For Eva Boll, a typical working day involves all kinds of meetings and topics. “We might kick off the morning by discussing the new photovoltaic system that is being installed on the roof of the production building, for example. An hour later, we will be sitting with our diversity manager and analyzing the level of female representation. And then I might meet with the purchasing team to work on a training concept on the new Supply Chain Due Diligence Act for our suppliers.” The climate crisis and the war in Ukraine have turned CO2 and energy consumption into omnipresent topics for HEIDELBERG and its customers.
“Although the implementation of our climate strategy is a key objective, my role is much more complex than that,” says Eva Boll. She is responsible for the Company’s strategic ESG orientation – and, more importantly, for its integration at departmental level. To achieve this, she engages in a continuous dialog with networks and managers in the Group, with employees who contribute ideas, and with external bodies like the Fraunhofer institutes or the German Mechanical Engineering Industry Association.
“My goal is to raise awareness of sustainability throughout the Company and kick-start the various implementation processes.” She is very clear about the question of whether the term is losing its meaning due to overuse: “If anything, we need to talk about sustainability even more if we want the necessary action to be taken. I am keen to prevent greenwashing.”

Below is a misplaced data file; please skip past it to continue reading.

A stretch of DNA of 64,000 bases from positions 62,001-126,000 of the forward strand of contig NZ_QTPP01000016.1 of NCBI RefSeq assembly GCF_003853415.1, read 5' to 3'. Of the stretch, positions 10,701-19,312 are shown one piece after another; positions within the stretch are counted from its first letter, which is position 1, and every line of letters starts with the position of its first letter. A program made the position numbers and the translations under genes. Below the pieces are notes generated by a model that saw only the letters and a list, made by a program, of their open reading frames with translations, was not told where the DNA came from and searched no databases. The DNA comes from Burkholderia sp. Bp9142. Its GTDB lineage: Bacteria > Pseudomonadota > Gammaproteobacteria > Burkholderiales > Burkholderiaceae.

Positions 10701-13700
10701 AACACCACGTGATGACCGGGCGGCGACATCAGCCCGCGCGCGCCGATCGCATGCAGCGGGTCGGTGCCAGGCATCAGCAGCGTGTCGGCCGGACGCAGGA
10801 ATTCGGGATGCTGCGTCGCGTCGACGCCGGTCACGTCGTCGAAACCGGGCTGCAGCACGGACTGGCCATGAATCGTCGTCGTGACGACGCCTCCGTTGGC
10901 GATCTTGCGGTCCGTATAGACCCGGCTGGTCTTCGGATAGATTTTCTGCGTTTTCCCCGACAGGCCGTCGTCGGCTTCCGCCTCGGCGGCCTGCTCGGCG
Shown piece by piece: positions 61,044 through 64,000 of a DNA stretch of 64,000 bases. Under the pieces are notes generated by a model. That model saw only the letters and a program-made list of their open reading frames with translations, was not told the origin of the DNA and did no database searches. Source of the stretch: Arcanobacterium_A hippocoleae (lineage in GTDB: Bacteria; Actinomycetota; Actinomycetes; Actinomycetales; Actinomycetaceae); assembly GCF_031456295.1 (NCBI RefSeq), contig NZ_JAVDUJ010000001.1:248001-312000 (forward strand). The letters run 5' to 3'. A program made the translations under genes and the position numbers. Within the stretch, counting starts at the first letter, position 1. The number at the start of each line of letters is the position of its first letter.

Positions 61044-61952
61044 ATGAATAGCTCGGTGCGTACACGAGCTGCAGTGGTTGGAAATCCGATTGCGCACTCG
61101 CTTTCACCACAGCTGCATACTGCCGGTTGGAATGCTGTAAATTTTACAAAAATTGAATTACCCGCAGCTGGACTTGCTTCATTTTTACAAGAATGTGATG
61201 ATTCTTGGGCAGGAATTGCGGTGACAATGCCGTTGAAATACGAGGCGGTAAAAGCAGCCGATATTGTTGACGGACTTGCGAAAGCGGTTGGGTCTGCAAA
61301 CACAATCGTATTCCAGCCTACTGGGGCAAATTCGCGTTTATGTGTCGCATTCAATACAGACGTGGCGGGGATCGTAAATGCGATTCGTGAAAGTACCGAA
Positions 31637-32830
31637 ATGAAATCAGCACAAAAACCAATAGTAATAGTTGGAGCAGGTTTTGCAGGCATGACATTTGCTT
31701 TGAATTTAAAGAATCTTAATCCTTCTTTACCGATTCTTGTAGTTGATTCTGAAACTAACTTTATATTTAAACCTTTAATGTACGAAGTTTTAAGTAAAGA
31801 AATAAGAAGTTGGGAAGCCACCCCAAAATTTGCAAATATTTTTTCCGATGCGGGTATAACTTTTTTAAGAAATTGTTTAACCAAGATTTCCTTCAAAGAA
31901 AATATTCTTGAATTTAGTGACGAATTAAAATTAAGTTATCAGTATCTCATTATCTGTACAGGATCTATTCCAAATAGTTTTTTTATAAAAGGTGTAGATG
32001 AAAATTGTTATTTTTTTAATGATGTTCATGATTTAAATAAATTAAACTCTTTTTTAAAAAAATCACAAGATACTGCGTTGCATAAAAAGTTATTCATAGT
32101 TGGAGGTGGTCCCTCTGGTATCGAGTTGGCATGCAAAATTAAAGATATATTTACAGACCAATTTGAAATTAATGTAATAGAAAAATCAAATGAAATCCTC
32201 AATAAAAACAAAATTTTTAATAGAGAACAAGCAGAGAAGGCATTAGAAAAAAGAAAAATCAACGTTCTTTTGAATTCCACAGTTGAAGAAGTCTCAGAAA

A doctor of industrial engineering, Boll joined HEIDELBERG ten years ago. One thing that impressed her at the time: “HEIDELBERG was already calculating the carbon footprint of its products before I joined the Company. This meant it was ahead of its time within the mechanical engineering industry.” In her two years as Head of Corporate Sustainability, she has worked tirelessly to ensure that HEIDELBERG continues to play a leading role. Her commitment to the cause is what keeps her motivated. “Sustainability is not just a job requirement, but something I truly believe in.” She cycles the 12 kilometers to work whenever she can, and her home is largely self-sufficient thanks to solar heating, battery storage, and its own photovoltaic system.
In addition to a desire to do something for future generations, Eva Boll understands the strategic benefits of sustainability: “To date, the financial payoff for many industries has been limited, but this is in the process of changing.” In the meantime, she is keen to ensure that more and more HEIDELBERG employees become aware of the social, ecological and economic aspects of the Company’s day-to-day business. This is why Eva Boll is happy to dedicate 100 percent of her day to the topic of sustainability.
Hans-Jürgen Fink describes himself as a “truffle hunter” – but he is not in the business of rooting out culinary fungus. A qualified technical business administrator, Hans-Jürgen Fink is a management consultant. His particular truffles are potential improvements, which he seeks to leverage for the financial benefit of his clients. He and his four colleagues are tasked with examining every single print shop process. “Our clients want to synchronize people, machines, systems and processes, and we help them to achieve this,” Fink explains.